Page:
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Too Hot and Too Busy

Since I stay in air conditioned rooms most of the time, I should not complain about the 90 plus degree weather, so I won’t. I must complain about too many projects going at once and life not allowing me to finish one thing at a time. I have worked hard all week on various things and still stayed behind all week. That is why I have failed to blog.

I had not done anything this week that could be called recreation unless it was a little bit of reading and some research which I admit I consider fun. (My research is rarely original research. Mostly I find myself exploring other people’s research and sometimes my own to try and find an understanding of a subject.) If anyone saw my book and paper-cluttered office, he/she would wonder how in the world I can get any work done in here. Me too. I love my roomy office hidden away in the back of our walk-out downstairs, but when a deadline for a presentation looms, I often find myself needing to spread out to the dining room table not only to have a clean surface for an over abundance of notebooks and papers but so I can keep an eye on whatever kitchen work I am involved with. Even with the proximity, I still may burn something as I divide my attention. (Of course, as an absent minded person, I can burn stuff even if I am not too busy.) Oh, if I must confess as I seem to be doing, I also have a pile of reading material to review in the living room too.

Geri Ann, our Georgia granddaughter, flew into St. Louis Thursday morning in order to o have a brief reunion with local friends and to attend the softball series between the National Pro Fastpitch USSSA Pride (with its former Olympians) and Diamonds at the Miners’ park. Her sister Erin and Erin’s boyfriend met her at the airport and brought her down.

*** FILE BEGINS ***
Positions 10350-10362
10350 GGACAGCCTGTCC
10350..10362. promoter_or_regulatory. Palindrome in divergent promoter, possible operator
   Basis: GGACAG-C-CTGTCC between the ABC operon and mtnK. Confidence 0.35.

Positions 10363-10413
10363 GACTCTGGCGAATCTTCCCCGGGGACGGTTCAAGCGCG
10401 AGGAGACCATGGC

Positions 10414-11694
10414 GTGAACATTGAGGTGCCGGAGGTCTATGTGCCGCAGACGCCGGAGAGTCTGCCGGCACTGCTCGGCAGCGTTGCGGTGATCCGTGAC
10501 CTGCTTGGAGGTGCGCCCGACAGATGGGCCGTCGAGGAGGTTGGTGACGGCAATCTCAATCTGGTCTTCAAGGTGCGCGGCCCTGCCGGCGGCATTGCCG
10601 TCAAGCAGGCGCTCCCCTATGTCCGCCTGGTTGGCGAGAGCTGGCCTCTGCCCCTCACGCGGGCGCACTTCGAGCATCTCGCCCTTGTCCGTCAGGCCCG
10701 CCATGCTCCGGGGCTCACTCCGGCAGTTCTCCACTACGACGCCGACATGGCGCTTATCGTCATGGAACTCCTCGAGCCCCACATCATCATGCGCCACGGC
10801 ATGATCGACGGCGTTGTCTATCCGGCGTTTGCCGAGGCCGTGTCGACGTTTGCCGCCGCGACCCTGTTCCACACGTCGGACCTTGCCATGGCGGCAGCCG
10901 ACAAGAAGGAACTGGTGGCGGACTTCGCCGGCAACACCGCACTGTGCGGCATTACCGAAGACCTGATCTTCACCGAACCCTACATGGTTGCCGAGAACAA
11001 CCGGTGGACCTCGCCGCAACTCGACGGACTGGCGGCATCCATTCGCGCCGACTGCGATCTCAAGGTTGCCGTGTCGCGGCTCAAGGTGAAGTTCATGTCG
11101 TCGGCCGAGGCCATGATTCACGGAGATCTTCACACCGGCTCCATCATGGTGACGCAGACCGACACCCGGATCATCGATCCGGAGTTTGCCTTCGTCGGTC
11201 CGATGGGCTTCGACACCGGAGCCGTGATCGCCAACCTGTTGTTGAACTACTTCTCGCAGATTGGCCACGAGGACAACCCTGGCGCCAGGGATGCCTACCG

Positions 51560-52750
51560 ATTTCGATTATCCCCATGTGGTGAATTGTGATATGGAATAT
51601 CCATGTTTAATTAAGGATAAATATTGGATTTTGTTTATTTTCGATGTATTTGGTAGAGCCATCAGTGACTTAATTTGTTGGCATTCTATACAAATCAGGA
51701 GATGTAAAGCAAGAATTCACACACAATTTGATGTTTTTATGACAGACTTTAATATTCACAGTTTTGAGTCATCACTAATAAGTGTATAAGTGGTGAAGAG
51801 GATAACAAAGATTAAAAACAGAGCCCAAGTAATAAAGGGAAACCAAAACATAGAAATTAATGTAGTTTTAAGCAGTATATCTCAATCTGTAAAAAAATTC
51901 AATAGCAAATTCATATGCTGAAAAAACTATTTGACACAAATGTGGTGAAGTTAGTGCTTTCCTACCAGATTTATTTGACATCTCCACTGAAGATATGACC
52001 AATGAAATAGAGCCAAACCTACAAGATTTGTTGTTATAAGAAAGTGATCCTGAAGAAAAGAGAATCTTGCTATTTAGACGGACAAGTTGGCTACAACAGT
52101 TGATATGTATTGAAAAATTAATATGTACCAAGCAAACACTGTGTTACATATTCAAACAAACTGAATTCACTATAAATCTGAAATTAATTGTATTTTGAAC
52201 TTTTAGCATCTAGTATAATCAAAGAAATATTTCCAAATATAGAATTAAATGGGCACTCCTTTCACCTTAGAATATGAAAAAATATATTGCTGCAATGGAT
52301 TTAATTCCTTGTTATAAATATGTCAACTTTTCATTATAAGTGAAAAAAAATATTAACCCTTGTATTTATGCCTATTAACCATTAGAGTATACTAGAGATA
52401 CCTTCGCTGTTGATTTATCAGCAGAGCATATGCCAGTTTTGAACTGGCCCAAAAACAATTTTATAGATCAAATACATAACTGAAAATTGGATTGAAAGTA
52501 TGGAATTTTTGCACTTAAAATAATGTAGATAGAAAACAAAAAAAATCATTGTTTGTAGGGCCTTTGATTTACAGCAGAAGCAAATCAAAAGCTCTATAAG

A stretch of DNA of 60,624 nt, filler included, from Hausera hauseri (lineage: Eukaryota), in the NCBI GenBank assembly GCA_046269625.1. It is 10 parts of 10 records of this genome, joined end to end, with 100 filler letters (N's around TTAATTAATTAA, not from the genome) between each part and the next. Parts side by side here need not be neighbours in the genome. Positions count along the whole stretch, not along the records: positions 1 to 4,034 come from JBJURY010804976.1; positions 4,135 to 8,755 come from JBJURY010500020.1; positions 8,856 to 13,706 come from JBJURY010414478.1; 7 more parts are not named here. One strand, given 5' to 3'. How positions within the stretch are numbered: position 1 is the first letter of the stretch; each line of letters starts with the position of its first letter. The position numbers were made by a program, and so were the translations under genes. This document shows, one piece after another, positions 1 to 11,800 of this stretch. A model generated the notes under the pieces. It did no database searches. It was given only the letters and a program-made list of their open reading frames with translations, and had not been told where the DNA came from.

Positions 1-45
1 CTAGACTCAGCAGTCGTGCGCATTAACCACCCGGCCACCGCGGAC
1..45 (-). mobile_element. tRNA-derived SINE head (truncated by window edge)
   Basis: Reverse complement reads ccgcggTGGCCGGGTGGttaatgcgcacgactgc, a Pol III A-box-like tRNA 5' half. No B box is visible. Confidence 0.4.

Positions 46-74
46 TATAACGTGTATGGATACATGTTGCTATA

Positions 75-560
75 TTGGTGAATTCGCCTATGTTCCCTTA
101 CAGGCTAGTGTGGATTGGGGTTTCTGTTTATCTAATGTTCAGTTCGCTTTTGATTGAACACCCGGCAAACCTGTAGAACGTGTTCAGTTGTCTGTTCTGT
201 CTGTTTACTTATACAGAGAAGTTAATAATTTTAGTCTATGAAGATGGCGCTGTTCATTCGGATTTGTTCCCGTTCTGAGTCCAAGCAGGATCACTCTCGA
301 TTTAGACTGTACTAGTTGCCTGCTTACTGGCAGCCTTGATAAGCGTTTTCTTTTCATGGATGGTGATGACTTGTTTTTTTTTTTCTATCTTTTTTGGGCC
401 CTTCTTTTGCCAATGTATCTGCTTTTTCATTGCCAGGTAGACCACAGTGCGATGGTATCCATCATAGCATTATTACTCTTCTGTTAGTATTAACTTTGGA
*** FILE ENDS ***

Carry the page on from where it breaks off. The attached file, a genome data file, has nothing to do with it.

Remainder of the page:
So after the work week I’d had, I was delighted when Geri Ann and her friend CC Hutchinson (whom I don’t get to see often since Geri Ann moved to Georgia) and her cousin Sam came out to fish on the lake yesterday. I hurriedly fixed them a late lunch. I know I can always please my grandkids if I serve friend okra, and I thawed the remainder of the German chocolate cake from last week’s potluck that I had stuck in the freezer to keep from tempting Gerald and me.  CC had never eaten fried okra, so she got initiated. (Since Gerald is cutting back his garden to mostly tomatoes and watermelon plants this summer, I don’t know what I am going to do when the okra in the freezer is gone. I guess I will have to check out local farmers markets.)

I was just as delighted when Erin hobbled in on her crutches to do some laundry. I had not been to see her since her ACL ordeal. I was reluctant to go by her place for fear she would be asleep or needing to go to sleep. I think I guessed right on that since she told me yesterday that she usually only gets four hours sleep until her meds wear off and she has to get up and ice her leg for awhile before she goes back in hopes of a second span of rest. I knew her cousin Sarah and her Gma Shirley and her boyfriend were in and out taking good care of her and seeing that she got to physical therapy when she couldn’t drive. I knew she would phone me if she needed me. This week she was able to drive short distances and began working some at the university again. Yet I know she is bound to be feeling pain.

Gerald was keeping Sadie so she would not jump on Erin, but the abundance of ticks here on the farm had us all worried despite the precautionary pill Sadie takes which keeps her tick-free in her own backyard where the tick population is evidently radically less than ours. So Gerald and Erin gave Sadie a bath, and she went home again with Erin, where she is often an inside dog unlike here. Hopefully she will sense that Erin can’t rough house with her and she’ll not be banished completely to the backyard.